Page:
Dr. Yuet Wai Kan: Pioneer in Molecular Genetics

reprinted from Issue 14, Spring 2012 of Frontiers of Medicine (PDF)

“Human genetics has completely changed. You have to change to the new techniques as they develop," said Yuet Wai Kan.

Yuet Wai Kan (pronounced “yoot WHY conn”), MBBS, DSc, a world-renowned leader in hematology and genetics, says his decision to pursue a career in medicine was simple.

“My father said, ‘You are going to be a doctor,’ and that was it – honest,” says Kan, now the Louis K. Diamond Professor of Hematology, with a smile. “I was the youngest of 12 children, and none of my siblings were in medicine, so mine was the last chance he had.”

Kan earned his medical degree from the University of Hong Kong Medical School, and received clinical training in Hong Kong, the U.S. and Canada. During his training, he saw a patient with thalassemia – a genetic blood disorder that can cause anemia – sparking his research interest in genetics and hematology. “This was in the ’60s, and very little was known about this type of thalassemia,” says Kan. “It could be very severe, so that the fetus actually died in utero.”

After serving on the faculty at Harvard Medical School, Kan was recruited in 1972 as chief of the Hematology Service at San Francisco General Hospital, and became a Howard Hughes Investigator in 1976. “That was a period of very rapid growth at UCSF,” recalls Kan. Among his collaborators at UCSF were future Nobel laureates Harold Varmus, MD (now director of the National Cancer Institute), and J. Michael Bishop, MD (former chancellor of UCSF), and Herbert Boyer, PhD, who later cofounded Genentech. “We learned some basic research techniques from them, and they helped us a lot,” says Kan.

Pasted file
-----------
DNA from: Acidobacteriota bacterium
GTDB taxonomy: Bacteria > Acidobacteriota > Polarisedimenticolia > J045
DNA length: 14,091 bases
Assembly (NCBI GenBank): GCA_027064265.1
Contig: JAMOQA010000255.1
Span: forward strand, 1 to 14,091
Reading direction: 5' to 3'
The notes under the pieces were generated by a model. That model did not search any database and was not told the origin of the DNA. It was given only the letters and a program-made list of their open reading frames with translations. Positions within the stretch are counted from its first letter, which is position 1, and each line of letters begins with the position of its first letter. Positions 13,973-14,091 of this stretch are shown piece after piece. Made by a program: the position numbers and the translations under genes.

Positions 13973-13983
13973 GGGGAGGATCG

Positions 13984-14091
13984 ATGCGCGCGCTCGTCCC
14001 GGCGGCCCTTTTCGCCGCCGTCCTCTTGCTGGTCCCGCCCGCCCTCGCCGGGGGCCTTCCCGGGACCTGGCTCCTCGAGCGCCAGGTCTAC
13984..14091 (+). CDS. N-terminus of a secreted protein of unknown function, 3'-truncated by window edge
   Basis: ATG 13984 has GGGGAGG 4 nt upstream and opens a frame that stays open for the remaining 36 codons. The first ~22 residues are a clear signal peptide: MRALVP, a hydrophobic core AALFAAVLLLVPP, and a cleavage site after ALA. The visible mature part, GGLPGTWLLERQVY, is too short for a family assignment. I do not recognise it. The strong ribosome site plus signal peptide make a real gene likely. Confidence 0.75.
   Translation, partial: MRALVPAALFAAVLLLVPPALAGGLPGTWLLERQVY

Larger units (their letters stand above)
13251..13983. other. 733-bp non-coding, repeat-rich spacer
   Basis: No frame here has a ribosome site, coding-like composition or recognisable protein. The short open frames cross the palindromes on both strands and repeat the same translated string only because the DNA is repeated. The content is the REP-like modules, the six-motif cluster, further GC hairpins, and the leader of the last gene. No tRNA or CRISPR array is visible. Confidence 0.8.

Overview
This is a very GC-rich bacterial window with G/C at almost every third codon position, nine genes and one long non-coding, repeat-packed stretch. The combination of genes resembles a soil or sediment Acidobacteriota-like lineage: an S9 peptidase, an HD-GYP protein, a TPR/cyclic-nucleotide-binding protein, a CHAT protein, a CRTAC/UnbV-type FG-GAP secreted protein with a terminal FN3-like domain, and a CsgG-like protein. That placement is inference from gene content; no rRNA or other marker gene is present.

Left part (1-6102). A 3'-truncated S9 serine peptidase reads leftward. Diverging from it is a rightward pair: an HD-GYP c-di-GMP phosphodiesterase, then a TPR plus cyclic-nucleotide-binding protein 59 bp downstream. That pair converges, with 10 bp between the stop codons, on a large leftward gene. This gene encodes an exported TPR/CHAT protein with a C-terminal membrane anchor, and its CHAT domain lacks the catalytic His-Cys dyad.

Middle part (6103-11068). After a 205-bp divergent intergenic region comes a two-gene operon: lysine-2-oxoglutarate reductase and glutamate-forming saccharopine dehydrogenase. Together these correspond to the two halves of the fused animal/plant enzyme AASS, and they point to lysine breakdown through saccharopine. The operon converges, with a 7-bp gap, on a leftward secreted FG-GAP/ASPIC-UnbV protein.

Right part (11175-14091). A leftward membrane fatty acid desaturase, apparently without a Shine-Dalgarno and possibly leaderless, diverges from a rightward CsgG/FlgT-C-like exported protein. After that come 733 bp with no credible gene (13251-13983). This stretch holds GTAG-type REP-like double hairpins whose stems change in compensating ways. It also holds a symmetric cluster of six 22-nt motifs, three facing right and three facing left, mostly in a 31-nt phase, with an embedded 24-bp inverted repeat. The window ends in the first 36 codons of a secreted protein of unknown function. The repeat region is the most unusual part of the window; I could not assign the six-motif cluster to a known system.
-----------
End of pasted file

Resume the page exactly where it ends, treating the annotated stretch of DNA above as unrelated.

Applying Genetics to Disease

Kan pioneered the use of recombinant DNA and DNA cloning to diagnose thalassemia and sickle cell anemia at the molecular level, detecting the exact genetic mutations responsible for these disorders. Kan also discovered and described restriction fragment length polymorphisms (RFLPs), now known as single nucleotide polymorphisms (SNPs), which he employed to diagnose sickle cell anemia prenatally, and which eventually made human disease gene mapping possible.

“Dr. Kan must be counted among the most distinguished molecular geneticists of the last half century,” says Robert Nussbaum, MD, chief of the Division of Medical Genetics and the Holly Smith Distinguished Professor in Science and Medicine. “His work in the molecular genetics of human blood disorders served as the foundation for much of the recent explosion of molecular diagnostics over the past four decades, while his discovery of DNA polymorphism ultimately paved the way for the Human Genome Project.”

Kan has been honored by almost every scientific society, including the National Academy of Sciences, the American Philosophical Society, and the Royal Society of London. He has received many prestigious awards, including the Shaw Prize in Life Science and Medicine, the Albert Lasker Clinical Medical Research Award, and many others. He was elected as a member of the Institute of Medicine, and with Sir David Weatherall, MD, FRCP, FRS, most recently shared the Karl Landsteiner Award at the annual meeting of the American Association of Blood Banks.

Despite his prolific achievements, Kan remains modest. “A lot of discovery, I found by accident,” he says. “Also, human genetics has completely changed. You have to change to the new techniques as they develop.” For example, he notes that the genetic sequencing work that used to require a year’s labor can now be done overnight.

Kan is currently developing stem cell therapies to cure sickle cell anemia and thalassemia. His lab is working to transform a patient’s ordinary skin or blood cells into stem cells, fix the genetic mutation, grow these corrected cells back into blood cells, and transplant them back into the patient. Because the original cells came from the patient, the hope is that the transplanted cells will not trigger rejection by the autoimmune system. He is also testing a similar approach to treat HIV infection.

Kan lives in San Francisco with his wife, Alvera, and on weekends enjoys cultivating a small vineyard in St. Helena.




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